As we enter the home stretch of this list, we come across this record--probably not the critical favorite, but it's accomplishment on the scale of popular music as a whole is substantial. Coming off the heels of the uber-popular Licensed to Ill, the Beasties had their back against the wall knowing, if there was any mis-step in their followup, they could disappear into pop oblivion as quick as they arrived. They jumped ship at Def Jam, landed at Capitol and without the careful ear of Rick Rubin, they recruited the relatively unknown production outfit of the Dust Brothers.
An astounding musical accomplishment by the standards of 1989, Boutique was a wide, colorful spectrum of breaks and cleverly lifted samples (from Johnny Cash to the Beatles, Isley Brothers to the Eagles) as the Dust Brothers painted a masterful backdrop for the Beasties to entertain varied approaches to songwriting that saw them move away from the party anthems (even though "Hey Ladies" and "Shake Your Rump" would be album favorites) and more towards darker, more haunting material like my personal favorite, "Looking Down the Barrel of a Gun."
Boutique is the Beasties in full realization of their creative clout. The sleeve makes no mention of the Boys on the front or the back panel--unheard of for hip hop artist--and the content itself sees the Beasties pushing themselves beyond the clutches of conventionalism with the creation of the 15-minute plus, nine-movement hip hop symphony, "B-Boy Bouillabaisse."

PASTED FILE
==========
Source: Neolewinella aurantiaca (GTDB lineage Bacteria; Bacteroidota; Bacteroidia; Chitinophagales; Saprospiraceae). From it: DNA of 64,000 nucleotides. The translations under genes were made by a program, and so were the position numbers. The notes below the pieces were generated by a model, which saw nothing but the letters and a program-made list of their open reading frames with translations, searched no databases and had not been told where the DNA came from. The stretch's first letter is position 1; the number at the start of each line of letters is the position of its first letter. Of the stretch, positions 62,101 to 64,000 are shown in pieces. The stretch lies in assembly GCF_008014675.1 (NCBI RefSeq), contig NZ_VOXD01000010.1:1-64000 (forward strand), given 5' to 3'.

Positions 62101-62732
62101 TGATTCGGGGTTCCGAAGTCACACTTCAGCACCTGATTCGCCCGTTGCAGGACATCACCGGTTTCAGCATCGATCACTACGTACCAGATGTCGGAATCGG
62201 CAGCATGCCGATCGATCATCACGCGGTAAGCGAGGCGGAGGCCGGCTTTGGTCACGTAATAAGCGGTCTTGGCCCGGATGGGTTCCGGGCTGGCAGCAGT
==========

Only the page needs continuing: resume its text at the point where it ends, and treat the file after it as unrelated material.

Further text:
The Beasties will never be considered one of the greatest groups of all time, but certainly the product that they have consistently produced over the years are a testament of their abilities as artists. Often times, purists are reluctant to even whisper their name, however, those who can, do so mainly because Boutique was what it was--a statement by the Beasties that, love them or hate them, they were going to be around for a long time and their commitment to the artform was not to be questioned. I'm convinced had the pivotal Boutique been half the record it is, we would have never been given the later Check Your Head or Ill Communication.
Boutique is no dress-up, but proof of the Beasties quietly transitioning from pop act to pioneers.
"Shake Your Rump"
"The Sounds of Science"
"Looking Down the Barrel of a Gun"